Liberty of London department store, Soho (off Regent Street), City of Westminster, London, England

 

All Souls Church of Langham Place, London is a 19th-century, working evangelical church, designed by John Nash, with an ornate galleried hall

All Souls Church of Langham Place, London is a 19th-century, working evangelical church, designed by John Nash, with an ornate galleried hall

 

A residential building beautifully adorned with flowers in Soho, City of Westminster, London, England

A residential building beautifully adorned with flowers in Soho, City of Westminster, London, England

 

Wimpole Street, Marylebone, City of Westminster, London, England

Wimpole Street, Marylebone, City of Westminster, London, England

 

“The most famous resident [of Wimpole Street] was the poet Elizabeth Barrett, who lived at 50 Wimpole Street with her family from 1838 until 1846 when she eloped with Robert Browning.  The street became famous from the play based on their courtship, The Barretts of Wimpole Street…  Virginia Woolf memorably describes Wimpole Street in Flush: A Biography, beginning: “It is the most august of London streets, the most impersonal.  Indeed, when the world seems tumbling to ruin, and civilisation rocks on its foundations, one has only to go to Wimpole Street…”.  The street was also given as the address of Henry Higgins by Bernard Shaw in his play Pygmalion and in the musical adaptation My Fair Lady, 27a is given as the address.  22a Wimpole Street is referenced in the Monty Python sketch ‘Secret Service Dentists’. — Wikipedia

 

The Royal Opera House is an opera house and major performing arts venue in Covent Garden, central London, England, whose large building is often referred to as simply "Covent Garden"

The Royal Opera House is an opera house and major performing arts venue in Covent Garden, central London, England, whose large building is often referred to as simply “Covent Garden”, after a previous use of the site of the opera house’s original construction in 1732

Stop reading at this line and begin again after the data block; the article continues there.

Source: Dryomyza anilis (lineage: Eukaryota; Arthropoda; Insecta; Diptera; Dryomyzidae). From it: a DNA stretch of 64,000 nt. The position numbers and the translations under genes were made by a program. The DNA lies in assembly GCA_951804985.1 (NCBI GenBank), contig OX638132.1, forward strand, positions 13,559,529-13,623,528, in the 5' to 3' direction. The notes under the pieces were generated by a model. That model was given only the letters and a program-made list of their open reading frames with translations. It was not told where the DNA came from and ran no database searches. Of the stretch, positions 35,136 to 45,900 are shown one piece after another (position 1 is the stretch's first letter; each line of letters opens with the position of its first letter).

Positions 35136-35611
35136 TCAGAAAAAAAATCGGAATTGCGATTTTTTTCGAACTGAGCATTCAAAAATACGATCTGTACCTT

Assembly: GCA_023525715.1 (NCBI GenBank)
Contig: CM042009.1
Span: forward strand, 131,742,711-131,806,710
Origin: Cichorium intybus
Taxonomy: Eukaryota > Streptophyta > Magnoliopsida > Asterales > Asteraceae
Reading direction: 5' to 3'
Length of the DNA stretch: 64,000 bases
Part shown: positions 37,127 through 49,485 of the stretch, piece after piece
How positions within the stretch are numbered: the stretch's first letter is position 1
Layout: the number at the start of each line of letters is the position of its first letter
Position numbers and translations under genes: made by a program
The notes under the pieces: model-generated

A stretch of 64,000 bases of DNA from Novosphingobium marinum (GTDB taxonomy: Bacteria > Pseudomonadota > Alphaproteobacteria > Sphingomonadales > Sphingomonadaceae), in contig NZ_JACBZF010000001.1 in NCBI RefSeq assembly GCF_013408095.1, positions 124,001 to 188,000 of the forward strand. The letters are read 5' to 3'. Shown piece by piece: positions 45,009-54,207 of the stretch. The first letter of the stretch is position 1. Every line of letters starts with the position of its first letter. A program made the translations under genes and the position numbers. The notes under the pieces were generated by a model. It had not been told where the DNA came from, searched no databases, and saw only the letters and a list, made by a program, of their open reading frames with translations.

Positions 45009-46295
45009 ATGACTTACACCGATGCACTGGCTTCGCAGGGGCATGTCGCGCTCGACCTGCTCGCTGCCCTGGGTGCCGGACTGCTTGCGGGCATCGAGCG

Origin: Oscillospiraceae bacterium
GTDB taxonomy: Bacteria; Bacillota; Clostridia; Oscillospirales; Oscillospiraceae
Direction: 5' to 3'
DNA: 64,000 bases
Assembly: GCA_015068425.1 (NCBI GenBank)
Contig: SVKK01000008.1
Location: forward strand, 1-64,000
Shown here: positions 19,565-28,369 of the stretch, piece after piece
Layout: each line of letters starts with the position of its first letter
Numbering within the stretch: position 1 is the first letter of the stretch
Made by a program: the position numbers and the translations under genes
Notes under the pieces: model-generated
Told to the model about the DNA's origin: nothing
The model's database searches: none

A pianist playing as background for the afternoon (cream) tea and high tea served at the Savoy Hotel, London, England

A pianist playing as background for the afternoon (cream) tea and high tea served at the Savoy Hotel, London, England

 

“Afternoon Tea at The Savoy is an enduring custom that has been a feature of the hotel since it opened in 1889.  The restaurant terrace was a popular venue, as it combined The Savoy’s usual impeccable service with a panoramic view of the Thames.  English weather being what it was, the terrace was soon glazed in and incorporated into the body of the main restaurant, where fashionable couples enjoyed mid-afternoon refreshments.  By the 1920s, Afternoon Tea was a firm tradition at The Savoy.  Surviving menus show that today’s sandwiches, followed by patisserie were then established parts of Afternoon Tea; other offerings included toast, English muffins, ice cream, fruit salad, and boxes of chocolates.  Hot gaufres (a thin sweet waffle) were made to order if requested.  Tea itself might have even be substituted by coffee or hot chocolate.  Such sweet indulgence was offset by a little gentle exercise: The Savoy offered thés dansant, where the house dance bands provided a background of popular tunes, and professional dancers demonstrated the latest steps and danced with the guests.” – www.thesavoylondon.com

 

Afternoon tea at The Savoy with a range of JING teas, finger sandwiches, homemade scones with clotted cream and jam, and a range of delicate and imaginative pastries and signature cakes, London, England

Afternoon tea at The Savoy with a range of JING teas, finger sandwiches, homemade scones with clotted cream and jam, and a range of delicate and imaginative pastries and signature cakes, London, England

 

Legal Notices: All photographs copyright © 2019 by Richard C. Edwards. All Rights Reserved Worldwide. Permission to link to this blog post is granted for educational and non-commercial purposes only.